Editorial: Black Air Pollution Needs More Attention

New research shows that air pollution due to Black Carbon (BC, not to be confused with the commercial/industrial pollutant Carbon Black) produced form the burning of biofuels and biomass for cooking and heating in the underdeveloped world has a great impact on the future as the population increases. This biofuels/biomass burning will increase global morbidity and mortality due to contributing to respiratory infections and other ailments its decomposition materials Black Carbon cause. We cannot solve this air pollution problem medically because respiratory microbials alter their antigens and are becoming less susceptible to combating with the current arsenal of antibiotic regimen. This is an environmental issue that is only to get larger in the current political climate.

According to the World Health Organization (WHO) press release on September 27, 2016, the estimates are that there are 6.5 million premature deaths (11.6% of all global deaths) related to exposure to air pollution. These killings were related to exposure to indoor and outdoor air pollution. Indoor air pollution causes 2.8 million deaths annually, and outdoor pollution takes a toll on 3 million people a year. Nearly 90% of air-pollution-related deaths occur in low- and middle income countries, with nearly 2 out of 3 occurring in South-East Asia and Western Pacific regions. Almost all (94%) of these deaths are due to noncommunicable diseases such as cardiovascular diseases, strokes, chronic obstructive pulmonary diseases and lung cancers. Air pollution also increases the risks of acute respiratory infections. These take a toll most heavily on the health of the most vulnerable populations such as women, children and elderly.

With these staggering numbers, the burden of costs to society financially and morally is enormous. Unfortunately, in our imbalanced world, many developing nation population rely on open fires or stoves using solid fuels (i.e. wood, charcoal, coal, dung, crop wastes) to heat their homes and to cook their meals. Incomplete combustion of these matters produces BC that ranges from fine particle to carbon monoxide especially in poorly ventilated dwellings that the inhabitants end up inhaling. Due to the economics of life that allow many women and children to spend much of their time around the domestic hearth and leads to their premature deaths.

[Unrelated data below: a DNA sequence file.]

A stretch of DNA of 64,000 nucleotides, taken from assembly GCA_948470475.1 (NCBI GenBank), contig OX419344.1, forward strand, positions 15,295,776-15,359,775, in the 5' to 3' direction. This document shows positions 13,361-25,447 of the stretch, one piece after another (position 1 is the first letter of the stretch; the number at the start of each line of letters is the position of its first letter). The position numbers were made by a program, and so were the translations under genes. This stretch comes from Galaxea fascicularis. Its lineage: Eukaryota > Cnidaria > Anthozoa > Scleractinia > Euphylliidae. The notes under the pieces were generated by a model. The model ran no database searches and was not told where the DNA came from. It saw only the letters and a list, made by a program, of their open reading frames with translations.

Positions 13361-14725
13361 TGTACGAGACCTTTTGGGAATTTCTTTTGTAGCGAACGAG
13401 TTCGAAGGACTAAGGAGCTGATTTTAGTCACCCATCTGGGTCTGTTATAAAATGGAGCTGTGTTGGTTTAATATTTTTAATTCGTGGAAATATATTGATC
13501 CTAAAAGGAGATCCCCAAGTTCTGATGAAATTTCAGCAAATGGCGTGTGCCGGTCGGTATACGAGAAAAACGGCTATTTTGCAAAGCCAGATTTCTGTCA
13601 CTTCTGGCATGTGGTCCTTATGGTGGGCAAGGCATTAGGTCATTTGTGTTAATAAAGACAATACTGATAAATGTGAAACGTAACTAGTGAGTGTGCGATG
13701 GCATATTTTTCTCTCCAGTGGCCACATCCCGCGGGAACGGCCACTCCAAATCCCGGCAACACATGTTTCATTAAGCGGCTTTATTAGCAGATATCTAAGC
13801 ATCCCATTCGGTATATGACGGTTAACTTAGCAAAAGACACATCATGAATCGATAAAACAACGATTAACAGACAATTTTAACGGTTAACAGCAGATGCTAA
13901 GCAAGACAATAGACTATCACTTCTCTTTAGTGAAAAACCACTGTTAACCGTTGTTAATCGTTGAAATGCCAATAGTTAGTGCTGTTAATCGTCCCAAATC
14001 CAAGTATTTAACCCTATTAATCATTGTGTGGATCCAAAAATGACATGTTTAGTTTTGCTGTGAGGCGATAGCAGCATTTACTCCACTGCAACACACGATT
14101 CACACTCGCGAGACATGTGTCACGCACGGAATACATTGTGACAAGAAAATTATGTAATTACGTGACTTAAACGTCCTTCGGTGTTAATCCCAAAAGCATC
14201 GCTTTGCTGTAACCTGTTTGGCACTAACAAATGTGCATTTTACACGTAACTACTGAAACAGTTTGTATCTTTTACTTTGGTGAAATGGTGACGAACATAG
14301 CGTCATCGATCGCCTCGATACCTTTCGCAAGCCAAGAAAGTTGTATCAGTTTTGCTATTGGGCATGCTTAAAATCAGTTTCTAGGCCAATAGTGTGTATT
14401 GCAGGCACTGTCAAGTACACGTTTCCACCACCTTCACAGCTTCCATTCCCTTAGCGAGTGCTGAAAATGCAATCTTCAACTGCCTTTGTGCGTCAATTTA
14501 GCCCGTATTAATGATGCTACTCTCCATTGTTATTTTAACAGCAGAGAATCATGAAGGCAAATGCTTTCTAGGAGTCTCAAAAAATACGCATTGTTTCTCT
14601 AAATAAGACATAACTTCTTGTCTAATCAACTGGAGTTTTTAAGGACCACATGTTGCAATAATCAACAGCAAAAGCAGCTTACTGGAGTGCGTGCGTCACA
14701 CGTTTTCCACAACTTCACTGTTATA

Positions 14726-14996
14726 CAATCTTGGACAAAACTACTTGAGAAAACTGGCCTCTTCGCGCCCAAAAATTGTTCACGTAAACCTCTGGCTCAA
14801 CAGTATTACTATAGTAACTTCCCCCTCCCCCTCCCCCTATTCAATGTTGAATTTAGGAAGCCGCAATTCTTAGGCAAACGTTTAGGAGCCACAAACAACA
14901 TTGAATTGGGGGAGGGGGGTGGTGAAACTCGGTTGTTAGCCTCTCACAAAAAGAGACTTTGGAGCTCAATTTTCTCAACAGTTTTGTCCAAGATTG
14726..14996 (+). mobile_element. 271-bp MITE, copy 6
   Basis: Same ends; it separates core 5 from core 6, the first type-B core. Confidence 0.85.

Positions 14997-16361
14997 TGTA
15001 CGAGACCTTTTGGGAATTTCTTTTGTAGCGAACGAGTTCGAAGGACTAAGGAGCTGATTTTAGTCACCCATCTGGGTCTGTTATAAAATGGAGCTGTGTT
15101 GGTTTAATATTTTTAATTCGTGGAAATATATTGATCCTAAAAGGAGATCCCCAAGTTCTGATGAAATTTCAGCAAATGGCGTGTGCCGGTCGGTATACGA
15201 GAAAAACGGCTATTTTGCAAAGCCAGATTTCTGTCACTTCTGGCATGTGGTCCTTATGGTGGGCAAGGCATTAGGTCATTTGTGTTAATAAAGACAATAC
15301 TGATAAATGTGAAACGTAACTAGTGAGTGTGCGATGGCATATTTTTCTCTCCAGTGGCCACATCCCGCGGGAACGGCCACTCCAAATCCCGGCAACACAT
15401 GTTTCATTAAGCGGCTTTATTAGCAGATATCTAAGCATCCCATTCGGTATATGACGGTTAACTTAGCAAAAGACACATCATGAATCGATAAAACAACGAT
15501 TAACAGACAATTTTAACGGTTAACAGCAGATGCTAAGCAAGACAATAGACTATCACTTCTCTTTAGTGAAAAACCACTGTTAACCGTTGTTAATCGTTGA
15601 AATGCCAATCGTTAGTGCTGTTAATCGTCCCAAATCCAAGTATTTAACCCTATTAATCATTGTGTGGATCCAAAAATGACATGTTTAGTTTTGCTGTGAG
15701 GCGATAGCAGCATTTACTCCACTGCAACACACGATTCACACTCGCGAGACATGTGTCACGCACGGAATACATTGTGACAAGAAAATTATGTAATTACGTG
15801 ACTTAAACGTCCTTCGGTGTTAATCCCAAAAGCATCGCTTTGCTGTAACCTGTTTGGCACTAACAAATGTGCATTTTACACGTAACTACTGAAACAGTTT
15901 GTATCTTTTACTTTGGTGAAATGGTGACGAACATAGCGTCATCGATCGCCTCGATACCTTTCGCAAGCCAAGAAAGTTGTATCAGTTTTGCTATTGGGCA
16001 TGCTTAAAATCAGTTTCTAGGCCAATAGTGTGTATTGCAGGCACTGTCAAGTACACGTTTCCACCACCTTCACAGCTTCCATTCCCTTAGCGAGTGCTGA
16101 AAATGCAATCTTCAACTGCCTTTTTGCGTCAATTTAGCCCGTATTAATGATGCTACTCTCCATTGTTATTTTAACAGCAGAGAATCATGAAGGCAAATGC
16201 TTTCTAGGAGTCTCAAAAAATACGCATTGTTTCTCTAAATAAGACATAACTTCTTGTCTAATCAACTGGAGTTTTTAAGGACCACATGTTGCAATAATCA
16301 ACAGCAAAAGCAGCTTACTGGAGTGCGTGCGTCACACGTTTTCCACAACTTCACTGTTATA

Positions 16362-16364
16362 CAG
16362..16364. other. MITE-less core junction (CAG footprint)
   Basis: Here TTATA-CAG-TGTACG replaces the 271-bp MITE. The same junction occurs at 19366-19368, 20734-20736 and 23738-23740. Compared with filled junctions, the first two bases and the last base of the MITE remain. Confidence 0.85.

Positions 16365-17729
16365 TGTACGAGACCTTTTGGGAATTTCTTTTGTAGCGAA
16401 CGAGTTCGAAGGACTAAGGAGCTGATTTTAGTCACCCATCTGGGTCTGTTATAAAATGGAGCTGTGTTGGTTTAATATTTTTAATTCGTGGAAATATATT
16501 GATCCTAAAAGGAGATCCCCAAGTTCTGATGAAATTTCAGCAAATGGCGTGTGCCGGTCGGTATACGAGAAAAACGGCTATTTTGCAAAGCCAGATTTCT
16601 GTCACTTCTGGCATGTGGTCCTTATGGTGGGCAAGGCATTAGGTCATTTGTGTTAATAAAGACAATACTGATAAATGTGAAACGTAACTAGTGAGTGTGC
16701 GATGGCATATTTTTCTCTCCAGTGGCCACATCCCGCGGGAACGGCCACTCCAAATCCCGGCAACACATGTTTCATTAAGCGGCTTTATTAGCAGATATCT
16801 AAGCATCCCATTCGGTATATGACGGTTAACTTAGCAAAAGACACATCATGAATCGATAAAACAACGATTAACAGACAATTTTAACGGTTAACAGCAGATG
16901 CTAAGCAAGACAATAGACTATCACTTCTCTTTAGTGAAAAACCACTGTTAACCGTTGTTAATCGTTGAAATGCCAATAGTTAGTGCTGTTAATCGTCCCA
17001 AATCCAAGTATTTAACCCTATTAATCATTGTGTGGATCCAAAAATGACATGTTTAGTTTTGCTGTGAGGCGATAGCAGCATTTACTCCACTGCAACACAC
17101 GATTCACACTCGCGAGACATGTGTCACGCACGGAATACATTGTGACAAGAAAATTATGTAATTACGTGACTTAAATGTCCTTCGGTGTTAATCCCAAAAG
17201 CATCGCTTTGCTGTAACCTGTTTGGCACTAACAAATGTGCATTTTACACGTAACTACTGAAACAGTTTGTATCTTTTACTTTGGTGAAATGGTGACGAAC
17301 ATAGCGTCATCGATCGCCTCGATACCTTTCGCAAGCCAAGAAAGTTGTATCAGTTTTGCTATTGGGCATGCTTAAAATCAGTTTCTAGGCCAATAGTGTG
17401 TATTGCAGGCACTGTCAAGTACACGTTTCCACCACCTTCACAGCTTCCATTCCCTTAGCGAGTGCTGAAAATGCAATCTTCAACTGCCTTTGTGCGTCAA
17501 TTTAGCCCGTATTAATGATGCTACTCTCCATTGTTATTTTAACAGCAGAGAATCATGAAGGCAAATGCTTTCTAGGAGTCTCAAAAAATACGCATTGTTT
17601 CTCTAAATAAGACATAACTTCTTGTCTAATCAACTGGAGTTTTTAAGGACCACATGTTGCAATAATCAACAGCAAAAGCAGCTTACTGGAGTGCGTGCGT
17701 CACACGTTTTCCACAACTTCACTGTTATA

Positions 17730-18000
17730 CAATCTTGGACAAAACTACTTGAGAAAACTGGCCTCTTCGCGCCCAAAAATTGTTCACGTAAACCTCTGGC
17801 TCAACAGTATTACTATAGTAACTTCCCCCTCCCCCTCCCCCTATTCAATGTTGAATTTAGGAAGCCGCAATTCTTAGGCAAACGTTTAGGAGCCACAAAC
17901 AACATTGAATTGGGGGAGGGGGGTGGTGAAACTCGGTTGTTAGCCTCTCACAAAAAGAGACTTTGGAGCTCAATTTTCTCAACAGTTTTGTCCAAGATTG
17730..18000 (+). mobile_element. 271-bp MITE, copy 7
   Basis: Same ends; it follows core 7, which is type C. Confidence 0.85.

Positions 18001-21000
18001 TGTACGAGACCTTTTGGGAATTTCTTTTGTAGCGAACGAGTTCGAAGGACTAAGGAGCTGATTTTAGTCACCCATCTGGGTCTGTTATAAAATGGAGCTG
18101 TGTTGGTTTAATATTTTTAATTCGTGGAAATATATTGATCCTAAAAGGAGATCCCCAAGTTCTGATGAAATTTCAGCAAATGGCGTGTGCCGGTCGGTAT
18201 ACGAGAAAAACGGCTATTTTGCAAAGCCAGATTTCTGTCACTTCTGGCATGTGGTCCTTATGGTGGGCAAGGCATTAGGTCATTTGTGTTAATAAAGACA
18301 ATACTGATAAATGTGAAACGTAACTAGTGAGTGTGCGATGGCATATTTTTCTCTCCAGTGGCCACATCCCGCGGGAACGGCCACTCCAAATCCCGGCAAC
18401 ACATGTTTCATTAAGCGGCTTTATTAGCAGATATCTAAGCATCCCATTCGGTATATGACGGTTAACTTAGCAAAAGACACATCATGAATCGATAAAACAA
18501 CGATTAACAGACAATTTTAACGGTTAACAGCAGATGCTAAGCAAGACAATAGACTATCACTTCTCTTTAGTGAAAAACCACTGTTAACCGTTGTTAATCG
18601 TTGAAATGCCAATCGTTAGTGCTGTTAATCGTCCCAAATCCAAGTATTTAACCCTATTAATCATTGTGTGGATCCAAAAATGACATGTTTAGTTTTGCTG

BC particles are heterogeneous in chemical and physical properties, including higher organic contaminants (OC) content and levels of polyaromatic hydrocarbon (PAHs). Global Black Carbon emissions are approximately 7600 Gg total (a 2000 estimate), while US black carbon emissions are 581 Gg total (a 2005 estimate). BC is a form of ultra-fine particulate matter and even relatively low exposure concentrations of Black Carbon have an inflammatory effect on the respiratory system of children. Researchers of the Flemish Institute for Technological Research note that BC exposure (on children) on the morning of sampling was associated with airway oxidative stress while 24-h and weekly exposures were linked with airway inflammation.

The Recent study released by the Department of Genetics of the University of Leicester of England have brought together their expertise in genetics, microbiology, and air pollution chemistry to show the impacts of air pollution on the bacteria of the respiratory tract. They note that air pollution may alter the healthy bacteria that line the nose, throat, and lungs by making them antibiotic resistant, and the researchers are concerned about the increased risks for respiratory infections. These researchers showed that BC changes the way that bacteria grow and form “communities.” Interestingly, the researchers note that these bacteria change by hiding the immune system and thus increasing their survival.

Researcher Julie Morrissey from Leicester University states that this shows us how the bacteria that causes respiratory infections are affected by air pollution, possibly increasing the risk of infection from Staphylococcus aureus and Streptococcus pneumonia, and the effectiveness of penicillin used to treat these ailments. Researchers found that with exposure to Black Carbon, these Streptococcus pneumonias move from the nose to the lower respiratory tract along with the resistance of these bacteria increasing.

In 2009, the International Network for Environmental Compliance & Enforcement (INECE), the only global network of environmental compliance and enforcement practitioners, set goals to raise awareness of the importance of environmental compliance and enforcement and strengthen capacity throughout the regulatory cycle to limit Black Carbon particulate emissions.

This knowledge and research has significant potential to initiate a global research effort to understand a hitherto unknown effect of air pollution and provide significant additional impetus to the control of contamination.